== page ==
Feeling Sad About Green Papaya Deli, Mok Pa Paradise [Oakland]
Several weeks ago, eagerly anticipating having lunch the next day at Green Papaya Deli on the way home from an East Bay appointment, I learned from Yelp that they had closed. I was surprised how sad I felt— almost as if a friend had died, not just a restaurant had closed.
I could understand my sadness if GPD had been part of my regular routine but I only made it over there occasionally. Nor had I developed a relationship with the people there—the lady who did the cooking stayed in the kitchen. The only time I interacted with her was when I ordered some uncooked Lao sausage to take home. She went out the front door with a big pot and when she returned she smiled and showed me the pot full of fresh sausage. She didn't say anything. Perhaps her English wasn't very good. But she made the best Lao food I've ever had, and I am very grateful.
Her Mok Pa was far and away the best I've ever tasted, way better than even Vientian Café's version. While I'm not always confident of my ability to discern differences between dishes tasted at different times, I alternated enough between GPD and Vientian Café to be sure— the GPD Mok Pa was spicier and much more intensely flavored than Vientian's. The day of my appointment I stopped by Vientian Café on the way home for a consolation fix of Lao cuisine. The duck salad was great, but the Mok Pa just didn't satisfy like GPD's. On my last visit to GPD they were out of fish and I ordered Mok Ga, the chicken version— it was fantastic, maybe even better than the Mok Pa. So on my next visit to Vientian Café after another East Bay appointment I tried the Mok Ga, and was again disappointed. Perhaps VC's failure to cook the dish in a leaf is the missing ingredient—I'd always thought of the leaf as just a cooking vehicle but maybe it adds some critical flavor. It's hard to be disappointed in a dish as good as VC's Mok Pa but once you've tasted the ultimate it's hard to settle for less.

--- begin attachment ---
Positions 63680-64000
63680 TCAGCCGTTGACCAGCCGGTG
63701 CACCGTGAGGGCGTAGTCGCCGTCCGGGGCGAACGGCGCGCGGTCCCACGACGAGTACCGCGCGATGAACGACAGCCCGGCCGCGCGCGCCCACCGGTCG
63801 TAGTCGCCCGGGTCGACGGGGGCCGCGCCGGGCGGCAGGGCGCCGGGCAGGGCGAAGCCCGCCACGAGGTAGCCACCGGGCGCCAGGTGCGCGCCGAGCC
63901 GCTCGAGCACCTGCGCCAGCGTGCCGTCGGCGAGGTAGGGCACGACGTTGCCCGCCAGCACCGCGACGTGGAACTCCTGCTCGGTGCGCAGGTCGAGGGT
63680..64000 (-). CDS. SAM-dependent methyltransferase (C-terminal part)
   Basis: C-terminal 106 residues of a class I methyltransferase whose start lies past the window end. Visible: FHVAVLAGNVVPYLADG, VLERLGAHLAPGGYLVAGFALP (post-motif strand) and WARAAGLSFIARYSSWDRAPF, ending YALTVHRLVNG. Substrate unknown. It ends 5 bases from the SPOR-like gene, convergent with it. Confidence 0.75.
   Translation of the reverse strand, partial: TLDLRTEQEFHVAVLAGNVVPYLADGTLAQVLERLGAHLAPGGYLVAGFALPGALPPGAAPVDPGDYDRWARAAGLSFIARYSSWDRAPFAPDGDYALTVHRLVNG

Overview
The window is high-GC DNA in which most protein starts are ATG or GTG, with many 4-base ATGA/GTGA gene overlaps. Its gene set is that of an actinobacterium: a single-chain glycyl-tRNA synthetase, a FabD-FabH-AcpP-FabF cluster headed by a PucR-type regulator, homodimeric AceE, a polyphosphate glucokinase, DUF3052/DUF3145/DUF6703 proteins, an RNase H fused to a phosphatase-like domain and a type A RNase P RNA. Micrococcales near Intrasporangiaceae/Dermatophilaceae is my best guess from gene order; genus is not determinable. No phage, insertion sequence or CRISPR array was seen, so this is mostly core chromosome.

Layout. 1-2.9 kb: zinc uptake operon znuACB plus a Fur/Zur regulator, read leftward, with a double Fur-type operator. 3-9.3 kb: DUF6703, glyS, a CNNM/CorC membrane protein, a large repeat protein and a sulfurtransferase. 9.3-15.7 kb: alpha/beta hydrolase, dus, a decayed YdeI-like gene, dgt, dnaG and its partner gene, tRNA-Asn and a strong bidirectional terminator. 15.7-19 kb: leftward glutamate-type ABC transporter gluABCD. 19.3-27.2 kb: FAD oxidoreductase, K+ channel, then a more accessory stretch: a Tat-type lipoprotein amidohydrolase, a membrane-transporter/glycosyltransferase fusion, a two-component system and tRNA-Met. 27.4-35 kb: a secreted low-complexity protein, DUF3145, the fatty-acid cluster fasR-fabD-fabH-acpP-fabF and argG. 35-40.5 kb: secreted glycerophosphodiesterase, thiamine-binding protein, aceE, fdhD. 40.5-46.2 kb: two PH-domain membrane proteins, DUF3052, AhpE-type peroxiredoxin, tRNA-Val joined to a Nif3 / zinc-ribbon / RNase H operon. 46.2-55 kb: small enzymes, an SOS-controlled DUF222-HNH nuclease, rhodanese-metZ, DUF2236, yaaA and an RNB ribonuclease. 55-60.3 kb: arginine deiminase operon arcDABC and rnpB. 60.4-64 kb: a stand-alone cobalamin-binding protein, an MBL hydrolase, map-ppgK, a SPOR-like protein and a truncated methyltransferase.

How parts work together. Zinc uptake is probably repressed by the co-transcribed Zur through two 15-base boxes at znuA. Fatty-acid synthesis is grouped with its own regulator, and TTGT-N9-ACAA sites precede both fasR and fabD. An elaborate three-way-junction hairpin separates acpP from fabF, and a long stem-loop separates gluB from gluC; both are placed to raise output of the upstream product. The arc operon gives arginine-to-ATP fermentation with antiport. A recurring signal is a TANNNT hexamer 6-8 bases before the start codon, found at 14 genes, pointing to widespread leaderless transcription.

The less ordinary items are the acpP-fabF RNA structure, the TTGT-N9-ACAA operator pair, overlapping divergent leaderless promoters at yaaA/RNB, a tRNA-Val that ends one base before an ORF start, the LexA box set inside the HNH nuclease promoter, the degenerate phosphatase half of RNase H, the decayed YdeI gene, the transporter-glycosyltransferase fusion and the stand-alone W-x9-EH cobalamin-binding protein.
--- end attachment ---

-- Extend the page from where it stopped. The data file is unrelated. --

I don't mean to diss Vientian Café— it's now my favorite Lao restaurant, and they have some great dishes never found at GPD including Nam Khao. If I'd never tasted GPD's version I'd probably think VC's Mok Pa was wonderful. They also have the only Lao sausage I know of that is comparable to GPD's, and they have it frozen in bags so you can easily take it to cook at home. I did a couple of side-by-side comparisons of GPD and VC's sausages at home and slightly preferred GPD's, but they were very close and head-and-shoulders above any other Lao sausage I've tried.
For some reason GPD was often nearly empty while VC always has a good crowd, so I'm guessing economics was a factor in the closing. I hope the GPD lady is OK. All she gave me is one smile and some great food, but that was enough to make me forever grateful, and concerned for her well-being. If anyone knows if she's cooking somewhere else I'd love to hear about it. I'd go anywhere for another taste of her Mok Pa.
Maybe this will help console you - a video I took of Lily at Green Papaya Deli in Oakland about 4 years ago as she describes how she makes Mok Pa from her mother's Lao recipe using catfish and lemongrass with other flavors and steaming it in banana leaf for an hour:
now closed -
Green Papaya Deli
207 International Blvd
Oakland, CA 94606
My first visit to Green Papaya Deli was maybe 5 months or so after its opening in 2007. On my second and subsequent visits they recognized me and Lily and a man working there, possibly her son, were always gracious and hospitable.
The video clip was made with a little Flip camcorder when Lily wasn't busy and I hadn't posted a public link to it until now.
It's been a long time, but I seem to recall the man at the deli telling me about his trips (once a week to Stockton?) to get raw beef for the larb salad.